I don't know which historical fiction romance novel you read, but maybe you should try reading the story in Judges.

    And try not to make stuff up and add to Scripture.

    Her "nature"? Have you read Proverbs 31?

    Huh? :scratch:

    Is that why men "take the teaching pulpit"?

    Because they want power?

    But it's okay for men to do, huh? Because men have penises. Penises and pulpits = good. I guess it's the alliteration involved?


    I'm my mom's boss. Actually and truly. I'm a lawyer and she's a paralegal.

    Children grow up. When they do, they can most certainly be their parent's boss.

    Now... please tell me you didn't just equate adult women with children.
     
  19. JoshMM

    JoshMM Newbie

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    Personally, a large reason why I followed the path to being saved is from the influence of my mother-in-law who is a Methodist pastor.

    One of the reasons I have been able to follow my calling as a fire fighter (making less money than when I worked my first job out of high school in 1996!!) is because of my wife. Besides having an electrical engineering BS and a MBA, she is the "leader" of over 20 highly educated/paid engineers.

    Thankfully for me, most of the stability in my life until recently has come from women. I personally have no issue. My wife's work ethic, stability, and desire to put others first is an inspiration to me.

    Josh
     
  20. Meepy

    Meepy Senior Member

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    This comment is a clear example why women should not preach. Because they say ridiculous things like this.

    I seriously do not know how you can make such an uneducated statement. Of course the early Church has priests. The greek word was presbyters. Latin was priest. The Priest is an icon for Jesus Christ. Jesus was male. Therefore a Priest must also be male

    A multitude of other pieces of advice to particular persons is written in the holy books: some for presbyters, some for bishops and deacons; and others for widows, of whom we shall have opportunity to speak elsewhere (The Instructor of Children 3:12:97:2 [pre-A.D. 202]).

    Even here in the Church the gradations of bishops, presbyters, and deacons happen to be imitations, in my opinion, of the angelic glory and of that arrangement which, the Scriptures say, awaits those who have followed in the footsteps of the apostles and who have lived in complete righteousness according to the gospel (Stromateis 6:13:107:2 [post-A.D. 202]).

    Origen
    , in a Fragment of his commentary on 1 Cor 14:34 tells of the four daughters of Philip; who prophesied, yet they did not speak in the Churches. We do not find that in the Acts of the Apostles... . For it is shameful for a woman to speak in the church."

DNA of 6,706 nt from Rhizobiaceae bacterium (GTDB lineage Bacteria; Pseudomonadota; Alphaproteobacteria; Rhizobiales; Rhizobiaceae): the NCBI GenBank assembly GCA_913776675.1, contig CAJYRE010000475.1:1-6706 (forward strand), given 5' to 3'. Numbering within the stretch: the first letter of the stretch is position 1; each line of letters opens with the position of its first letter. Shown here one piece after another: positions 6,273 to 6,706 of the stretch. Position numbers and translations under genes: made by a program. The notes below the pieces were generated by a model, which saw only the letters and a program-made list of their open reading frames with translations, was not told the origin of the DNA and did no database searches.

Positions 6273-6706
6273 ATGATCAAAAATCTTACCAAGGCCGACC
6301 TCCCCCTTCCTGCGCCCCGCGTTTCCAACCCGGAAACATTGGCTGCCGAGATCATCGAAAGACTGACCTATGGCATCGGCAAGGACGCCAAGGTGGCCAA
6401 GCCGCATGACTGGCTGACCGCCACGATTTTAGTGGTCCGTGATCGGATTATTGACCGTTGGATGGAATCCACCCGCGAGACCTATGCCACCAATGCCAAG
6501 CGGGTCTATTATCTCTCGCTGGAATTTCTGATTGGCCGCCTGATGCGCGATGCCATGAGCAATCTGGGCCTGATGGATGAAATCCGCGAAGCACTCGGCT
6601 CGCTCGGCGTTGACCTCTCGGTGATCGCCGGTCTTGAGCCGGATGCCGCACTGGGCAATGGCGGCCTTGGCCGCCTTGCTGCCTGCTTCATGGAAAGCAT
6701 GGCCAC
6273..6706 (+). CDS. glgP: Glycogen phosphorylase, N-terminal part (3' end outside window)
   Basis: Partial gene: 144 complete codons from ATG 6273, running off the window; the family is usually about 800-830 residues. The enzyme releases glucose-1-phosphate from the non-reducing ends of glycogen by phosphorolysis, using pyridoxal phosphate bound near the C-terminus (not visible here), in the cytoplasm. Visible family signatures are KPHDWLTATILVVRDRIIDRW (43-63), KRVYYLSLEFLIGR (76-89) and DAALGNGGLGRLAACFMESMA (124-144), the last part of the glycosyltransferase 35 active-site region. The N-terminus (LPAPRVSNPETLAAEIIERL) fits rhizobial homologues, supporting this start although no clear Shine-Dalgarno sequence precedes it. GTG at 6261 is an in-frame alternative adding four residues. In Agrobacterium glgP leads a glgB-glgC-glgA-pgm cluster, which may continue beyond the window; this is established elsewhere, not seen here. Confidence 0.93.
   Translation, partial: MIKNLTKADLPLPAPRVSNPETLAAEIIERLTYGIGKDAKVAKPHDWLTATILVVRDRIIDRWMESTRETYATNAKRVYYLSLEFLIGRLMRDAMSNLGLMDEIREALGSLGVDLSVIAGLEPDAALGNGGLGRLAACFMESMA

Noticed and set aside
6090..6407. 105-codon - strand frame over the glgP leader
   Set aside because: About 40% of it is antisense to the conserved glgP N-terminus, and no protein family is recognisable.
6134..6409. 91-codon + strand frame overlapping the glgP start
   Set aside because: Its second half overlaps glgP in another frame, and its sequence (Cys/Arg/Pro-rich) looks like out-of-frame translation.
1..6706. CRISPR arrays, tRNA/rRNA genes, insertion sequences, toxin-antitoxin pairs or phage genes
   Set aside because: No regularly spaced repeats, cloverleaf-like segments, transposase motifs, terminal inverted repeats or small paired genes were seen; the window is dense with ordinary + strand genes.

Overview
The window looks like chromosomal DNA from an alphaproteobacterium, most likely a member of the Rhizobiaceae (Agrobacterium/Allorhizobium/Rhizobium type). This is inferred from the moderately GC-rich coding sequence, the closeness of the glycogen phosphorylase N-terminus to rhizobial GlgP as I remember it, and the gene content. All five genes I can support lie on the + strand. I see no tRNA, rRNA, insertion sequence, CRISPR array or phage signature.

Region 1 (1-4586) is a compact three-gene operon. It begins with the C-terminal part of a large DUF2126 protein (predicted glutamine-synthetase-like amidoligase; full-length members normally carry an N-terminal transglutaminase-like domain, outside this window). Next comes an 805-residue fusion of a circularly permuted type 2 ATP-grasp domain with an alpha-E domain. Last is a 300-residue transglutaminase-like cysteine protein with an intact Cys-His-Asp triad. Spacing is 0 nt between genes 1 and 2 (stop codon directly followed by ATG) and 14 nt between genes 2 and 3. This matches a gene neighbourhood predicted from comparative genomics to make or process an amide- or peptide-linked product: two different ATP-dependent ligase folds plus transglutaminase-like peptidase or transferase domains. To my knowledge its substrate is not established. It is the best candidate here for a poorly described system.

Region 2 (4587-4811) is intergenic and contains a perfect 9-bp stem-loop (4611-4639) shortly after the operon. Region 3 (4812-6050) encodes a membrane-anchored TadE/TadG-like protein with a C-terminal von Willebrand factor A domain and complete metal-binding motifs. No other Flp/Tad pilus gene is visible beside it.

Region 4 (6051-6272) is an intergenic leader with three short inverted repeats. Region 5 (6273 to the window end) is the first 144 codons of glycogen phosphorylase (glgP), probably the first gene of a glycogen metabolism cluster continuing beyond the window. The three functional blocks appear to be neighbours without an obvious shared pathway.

That is not true. Women never were priests or bishops. And if they were, they were always part of heretical sects like the Montanists and say very similar arguments. All you have to do is see the early fathers view of it during the early church.

    in The Prescription of Heretics 41, says: "How wanton are the women of these heretics! they dare to teach, . to dispute, to carry out exorcisms, to undertake cures, it may be even to baptize." In his work On veiling virgins 9. 1:"It is not permissible for a woman to speak in church, nor may she teach, baptize, offer, or claim for herself any function proper to a man, and least of all the office of priest." - Tertullian

    St. John Chrysostom, in On the Priesthood 2. 2 points out that Jesus said "Feed my sheep" only to Peter. "Many of the subjects could easily do the things I have mentioned, not only men, but also women. But when there is question of the headship of the church... let the entire female sex retire." And in 3. 9 St. John wrote: "Divine law has excluded women from the sanctuary, but they try to thrust themselves into it."
    St. Augustine, On heresies 27 also speaks of the Pepuzians mentioned by St. Epiphanius. "They give such principality to women that they even honor them with priesthood."

    St. Epiphanius tells of the Cataphrygians, a heretical sect related to the Montanists. The Cataphrygians pretended that a woman named Quintillia or Priscilla had seen Christ visiting her in a dream at Pepuza, and sharing her bed. He took the appearance of a woman and was dressed in white."Among them women are bishops and priests and they say nothing makes a difference' For in Christ Jesus there is neither male nor female, '' [Gal. 3:"28]


    Women never were Bishops. Never. You are adding into history. Pheobe was a part of Paul's ministry, but she never taught from the pulpit. The only time she teaches is in her home with others.

    Take the advice of John Chrysostom. And don't thrust yourself into something that was not given to you by God. Lower down the pride. The female ordination movement has already collapsed many groups like the Anglican's, Methodists, and Lutherans. It clearly is something God did not ordain by nature. As St Ephanaius says "Whence comes the pride of women or rather, the woman's insanity?"
     
    Last edited: Apr 20, 2011